I only need one piece of evidence to defend this claim: via the NYT, he released information detailing how the NSA was spying on Huawei, a Chinese telecommunications giant. This spying enabled the NSA to create a backdoor into Chinese communications. That's exactly what the NSA is supposed to do (and what all countries do). And now that pathway is closed.

So he's aided the enemy. And over something that had very little to nothing to do with US privacy.

Whatever you think of he's other actions, this alone should put the question to rest.

Friday, May 9, 2014

Should Leakers of Classified Government Wrong-Doings Be Punished?

Wielding Power has published its fourth issue: Should Leakers of Classified Government Wrong-Doings Be Punished?

Congratulations to the winner and finalists!
Winner: Ethan Deitrich
Finalist: Melanie Smith
Finalist: Tony Leyh

Please use the comments to continue the conversation. What do you think the answer is? What are your thoughts on the essays in the issue? Don't be shy!

As long as there aren't too many comments, I will try to respond to them. The winner and finalists may also stop by from time to time this month.

[A few points of order.

First, please be respectful. Imagine this is a conversation after dinner among friends. We're all trying to get to truth together. We want your true, honest thoughts, but ugliness can sometimes emerge when people hide behind computer screens. That has no place here. This is not the place for ad hominem attacks or nasty takedowns. These are controversial, and sometimes emotionally charged, questions, so we're not all going to agree. But respectful disagreement can be profoundly illuminating.

Second, feel free to use a pseudonym if you'd prefer. If you do, please pick a name that's distinguishable (like 'squirrel'). If we have several people called 'anonymous', it's harder to follow the conversation.]

Tuesday, May 6, 2014

Record number of entries

Wielding Power has received a record number of entries for our next question: Should Marijuana Be Legal?

We've received 48 entries. So far, the pattern looks like:

Issue 1: 2 entries
Issue 2: 8 entries
Issue 3: 14 entries
Issue 4: 36 entries
Issue 5: 48 entries

That's great! It also means those entries need to be graded. So, pardon me if this blog gets fewer updates this week. Our next issue, 'Should Leakers of Classified Government Wrong-Doings Be Punished?' comes out on Friday, so stay tuned for that issue and corresponding blog post. It's a really challenging question, and produced some very interesting essays.

Friday, May 2, 2014

What's Wrong With Conservatism?

Welcome to Part 4 of the Political Theory Smackdown: Conservatism

Part 1: Libertarianism
Part 2: Utilitarianism
Part 3: Liberalism

What is Conservatism?

Conservatism, like Liberalism, is far harder to define than either Libertarianism or Utilitarianism. Quite literally, 'conservatism' is about 'conserving'. But what's being conserved? People disagree constantly about that, so what it means to be a 'conservative' is quite different in different places in the world and even evolves its meaning within a single country over time.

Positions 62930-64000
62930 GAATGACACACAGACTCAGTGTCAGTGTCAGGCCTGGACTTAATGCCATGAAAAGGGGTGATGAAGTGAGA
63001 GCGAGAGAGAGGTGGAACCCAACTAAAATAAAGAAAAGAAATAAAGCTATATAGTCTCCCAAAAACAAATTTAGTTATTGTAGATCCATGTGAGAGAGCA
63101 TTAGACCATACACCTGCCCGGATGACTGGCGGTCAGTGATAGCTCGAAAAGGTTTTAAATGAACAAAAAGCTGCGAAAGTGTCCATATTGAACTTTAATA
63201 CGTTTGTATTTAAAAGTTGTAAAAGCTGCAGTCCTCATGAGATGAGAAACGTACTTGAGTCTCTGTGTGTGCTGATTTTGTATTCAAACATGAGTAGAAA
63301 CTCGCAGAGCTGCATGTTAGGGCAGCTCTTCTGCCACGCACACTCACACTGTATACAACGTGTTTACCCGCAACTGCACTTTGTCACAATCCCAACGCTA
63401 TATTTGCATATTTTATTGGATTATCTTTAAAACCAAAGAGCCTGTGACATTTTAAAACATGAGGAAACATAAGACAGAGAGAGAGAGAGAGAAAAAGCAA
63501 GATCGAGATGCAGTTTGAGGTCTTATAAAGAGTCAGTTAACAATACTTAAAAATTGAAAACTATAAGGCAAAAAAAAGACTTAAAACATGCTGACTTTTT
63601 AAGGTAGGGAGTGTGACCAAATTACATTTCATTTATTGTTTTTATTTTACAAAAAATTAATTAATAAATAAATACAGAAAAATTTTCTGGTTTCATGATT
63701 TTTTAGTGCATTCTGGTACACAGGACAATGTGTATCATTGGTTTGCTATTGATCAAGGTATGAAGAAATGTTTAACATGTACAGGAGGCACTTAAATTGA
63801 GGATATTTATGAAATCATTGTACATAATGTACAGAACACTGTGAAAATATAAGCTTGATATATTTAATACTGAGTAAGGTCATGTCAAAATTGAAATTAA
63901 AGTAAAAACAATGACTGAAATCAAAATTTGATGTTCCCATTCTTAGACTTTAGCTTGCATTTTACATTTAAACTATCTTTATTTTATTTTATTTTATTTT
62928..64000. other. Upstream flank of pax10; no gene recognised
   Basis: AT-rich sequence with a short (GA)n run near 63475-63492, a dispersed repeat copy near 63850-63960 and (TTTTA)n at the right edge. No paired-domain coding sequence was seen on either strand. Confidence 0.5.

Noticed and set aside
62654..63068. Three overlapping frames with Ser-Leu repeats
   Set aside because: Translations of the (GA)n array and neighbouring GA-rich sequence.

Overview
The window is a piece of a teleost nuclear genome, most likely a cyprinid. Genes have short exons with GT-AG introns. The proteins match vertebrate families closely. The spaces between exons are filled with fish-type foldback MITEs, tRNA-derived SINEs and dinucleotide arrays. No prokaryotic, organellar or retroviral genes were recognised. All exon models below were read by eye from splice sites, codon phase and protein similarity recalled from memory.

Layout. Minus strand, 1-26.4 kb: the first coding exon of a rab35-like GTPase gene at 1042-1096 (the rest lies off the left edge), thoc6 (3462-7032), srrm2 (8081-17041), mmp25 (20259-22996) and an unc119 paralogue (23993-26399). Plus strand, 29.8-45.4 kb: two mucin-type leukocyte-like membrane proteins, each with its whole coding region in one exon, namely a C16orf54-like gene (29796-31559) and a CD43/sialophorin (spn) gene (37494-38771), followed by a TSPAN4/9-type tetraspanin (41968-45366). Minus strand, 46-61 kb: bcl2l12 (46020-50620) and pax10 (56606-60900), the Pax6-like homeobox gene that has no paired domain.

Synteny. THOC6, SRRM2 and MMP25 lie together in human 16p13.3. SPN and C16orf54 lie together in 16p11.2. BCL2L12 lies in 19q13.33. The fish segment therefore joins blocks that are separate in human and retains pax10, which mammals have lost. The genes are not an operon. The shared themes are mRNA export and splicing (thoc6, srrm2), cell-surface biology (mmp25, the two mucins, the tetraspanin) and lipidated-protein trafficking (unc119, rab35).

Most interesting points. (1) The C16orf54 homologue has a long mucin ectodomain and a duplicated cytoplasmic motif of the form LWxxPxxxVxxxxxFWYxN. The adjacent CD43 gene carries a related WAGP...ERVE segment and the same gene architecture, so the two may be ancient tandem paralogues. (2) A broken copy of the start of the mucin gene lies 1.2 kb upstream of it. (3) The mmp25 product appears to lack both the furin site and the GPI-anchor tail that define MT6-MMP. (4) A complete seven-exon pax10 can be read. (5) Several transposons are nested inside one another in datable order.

In this post, I mean to (very roughly) address Conservatism in the United States today. But even specifying that, it's still unclear what I mean. And almost every conservative has a somewhat different idea of what that means.

So what do conservatives believe? Broadly speaking, conservatives promote retaining traditional social institutions.

But what are those traditional social institutions? This site is probably too simplistic, but it gives a reasonable first-pass at definitions of 'liberal' and 'conservative' within the current US spectrum. (Of course, these ideologies are constantly evolving.) In line with that site, I'd probably roughly characterize Conservatism as:
Conservatives believe in personal responsibility, limited government, free markets, individual liberty, traditional American values and a strong national defense.  Believe the role of government should be to provide people the freedom necessary to pursue their own goals.  Conservative policies generally emphasize empowerment of the individual to solve problems.
That sounds pretty good. What's wrong with it?

Four Problems with Conservatism

1. It stands in the way of progress

This problem is painfully obvious. What's so great about traditional social institutions? What if the traditional social institutions are bad? Progress moves forward, and conservatives stand in the way, clinging onto the past in fear of change.

Conservatives rightfully acknowledge that social systems are fragile, but that doesn't mean they can't be improved. Was monarchy or Jim Crow worth defending? The path to improvement was bumpy, yes, but it's hard to look back now and think they were right.

2. It's impossible

Times change. Economies progress, social mores change, religions rise and fall in influence, knowledge grows. Whether you view these things and their effects as positive or negative, they are inevitable. You can't turn back the clock to the 'better time' of your grandparents. (Conservatives always seem to pine for life 50 years ago- future conservatives will want to go back to the 'good old days' of the 2010's.)

Conservatives are almost trying to halt or reverse the flow of time, an impossible task. Society will change or 'progress' whether you want it to or not.